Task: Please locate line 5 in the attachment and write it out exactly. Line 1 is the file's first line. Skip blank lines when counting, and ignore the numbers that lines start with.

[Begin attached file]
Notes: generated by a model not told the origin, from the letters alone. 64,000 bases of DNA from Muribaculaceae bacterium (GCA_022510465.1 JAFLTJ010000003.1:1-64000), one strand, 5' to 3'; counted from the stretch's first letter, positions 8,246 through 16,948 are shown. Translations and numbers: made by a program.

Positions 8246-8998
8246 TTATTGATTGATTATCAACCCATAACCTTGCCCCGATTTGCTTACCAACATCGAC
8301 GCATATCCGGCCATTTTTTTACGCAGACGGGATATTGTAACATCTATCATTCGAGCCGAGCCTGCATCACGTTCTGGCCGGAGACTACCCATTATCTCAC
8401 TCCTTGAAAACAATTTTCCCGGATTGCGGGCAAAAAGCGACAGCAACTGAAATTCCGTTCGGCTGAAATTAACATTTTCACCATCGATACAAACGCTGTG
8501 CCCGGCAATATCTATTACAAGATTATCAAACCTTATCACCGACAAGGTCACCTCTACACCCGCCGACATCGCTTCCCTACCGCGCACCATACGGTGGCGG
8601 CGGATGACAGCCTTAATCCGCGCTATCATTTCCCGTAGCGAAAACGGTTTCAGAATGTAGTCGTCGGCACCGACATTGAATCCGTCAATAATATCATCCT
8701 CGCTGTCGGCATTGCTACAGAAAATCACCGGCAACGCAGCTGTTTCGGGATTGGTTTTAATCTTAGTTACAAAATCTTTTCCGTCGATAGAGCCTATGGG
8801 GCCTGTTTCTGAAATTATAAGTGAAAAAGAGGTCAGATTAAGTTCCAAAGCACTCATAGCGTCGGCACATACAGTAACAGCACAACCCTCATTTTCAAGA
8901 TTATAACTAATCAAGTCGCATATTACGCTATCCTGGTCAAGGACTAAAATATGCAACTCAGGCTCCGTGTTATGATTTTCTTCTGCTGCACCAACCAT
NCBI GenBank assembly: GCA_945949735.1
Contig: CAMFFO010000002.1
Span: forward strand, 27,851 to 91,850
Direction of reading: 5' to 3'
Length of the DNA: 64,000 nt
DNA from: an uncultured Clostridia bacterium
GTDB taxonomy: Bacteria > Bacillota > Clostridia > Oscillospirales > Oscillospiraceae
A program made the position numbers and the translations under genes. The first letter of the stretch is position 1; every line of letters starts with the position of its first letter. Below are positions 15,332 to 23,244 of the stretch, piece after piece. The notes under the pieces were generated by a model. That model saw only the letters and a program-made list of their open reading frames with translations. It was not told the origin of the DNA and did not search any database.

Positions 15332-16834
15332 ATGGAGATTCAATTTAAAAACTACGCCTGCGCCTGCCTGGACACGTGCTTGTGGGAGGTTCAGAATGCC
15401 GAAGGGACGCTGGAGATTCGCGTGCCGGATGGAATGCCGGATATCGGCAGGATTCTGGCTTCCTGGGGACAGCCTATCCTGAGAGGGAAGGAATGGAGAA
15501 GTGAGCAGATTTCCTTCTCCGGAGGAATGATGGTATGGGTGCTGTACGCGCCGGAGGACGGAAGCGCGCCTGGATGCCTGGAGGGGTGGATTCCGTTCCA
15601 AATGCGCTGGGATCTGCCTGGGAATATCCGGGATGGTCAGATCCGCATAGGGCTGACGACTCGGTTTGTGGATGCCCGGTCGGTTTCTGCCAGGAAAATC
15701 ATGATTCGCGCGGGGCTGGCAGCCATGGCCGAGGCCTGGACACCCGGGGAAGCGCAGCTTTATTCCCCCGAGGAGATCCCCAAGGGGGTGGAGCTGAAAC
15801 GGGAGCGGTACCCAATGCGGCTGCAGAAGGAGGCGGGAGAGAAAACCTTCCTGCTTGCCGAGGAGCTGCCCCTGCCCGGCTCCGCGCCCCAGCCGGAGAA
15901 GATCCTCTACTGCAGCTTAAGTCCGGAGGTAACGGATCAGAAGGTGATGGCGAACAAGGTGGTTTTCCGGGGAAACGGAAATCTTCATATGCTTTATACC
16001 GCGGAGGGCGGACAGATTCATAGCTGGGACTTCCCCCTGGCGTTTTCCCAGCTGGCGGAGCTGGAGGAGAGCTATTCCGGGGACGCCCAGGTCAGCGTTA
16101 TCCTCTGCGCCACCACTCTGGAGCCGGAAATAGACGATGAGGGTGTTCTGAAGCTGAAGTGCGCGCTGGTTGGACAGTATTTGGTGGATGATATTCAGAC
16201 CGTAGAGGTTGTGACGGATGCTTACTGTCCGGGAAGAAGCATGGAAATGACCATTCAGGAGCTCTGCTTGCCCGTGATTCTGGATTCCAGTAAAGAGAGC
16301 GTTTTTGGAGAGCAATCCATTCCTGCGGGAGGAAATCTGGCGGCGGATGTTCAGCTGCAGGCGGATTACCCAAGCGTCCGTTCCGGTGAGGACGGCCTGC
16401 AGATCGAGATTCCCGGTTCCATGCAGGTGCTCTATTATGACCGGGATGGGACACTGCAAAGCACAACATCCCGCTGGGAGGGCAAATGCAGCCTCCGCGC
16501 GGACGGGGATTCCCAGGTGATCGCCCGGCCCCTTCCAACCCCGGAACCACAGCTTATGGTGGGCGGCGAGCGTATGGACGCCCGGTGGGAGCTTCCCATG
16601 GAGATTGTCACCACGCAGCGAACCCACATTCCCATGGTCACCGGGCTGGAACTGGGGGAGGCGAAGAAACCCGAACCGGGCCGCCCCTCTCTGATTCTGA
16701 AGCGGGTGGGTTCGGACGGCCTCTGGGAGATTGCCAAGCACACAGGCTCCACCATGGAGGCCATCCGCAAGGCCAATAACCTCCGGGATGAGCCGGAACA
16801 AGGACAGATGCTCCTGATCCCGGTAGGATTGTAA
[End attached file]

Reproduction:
8401 TCCTTGAAAACAATTTTCCCGGATTGCGGGCAAAAAGCGACAGCAACTGAAATTCCGTTCGGCTGAAATTAACATTTTCACCATCGATACAAACGCTGTG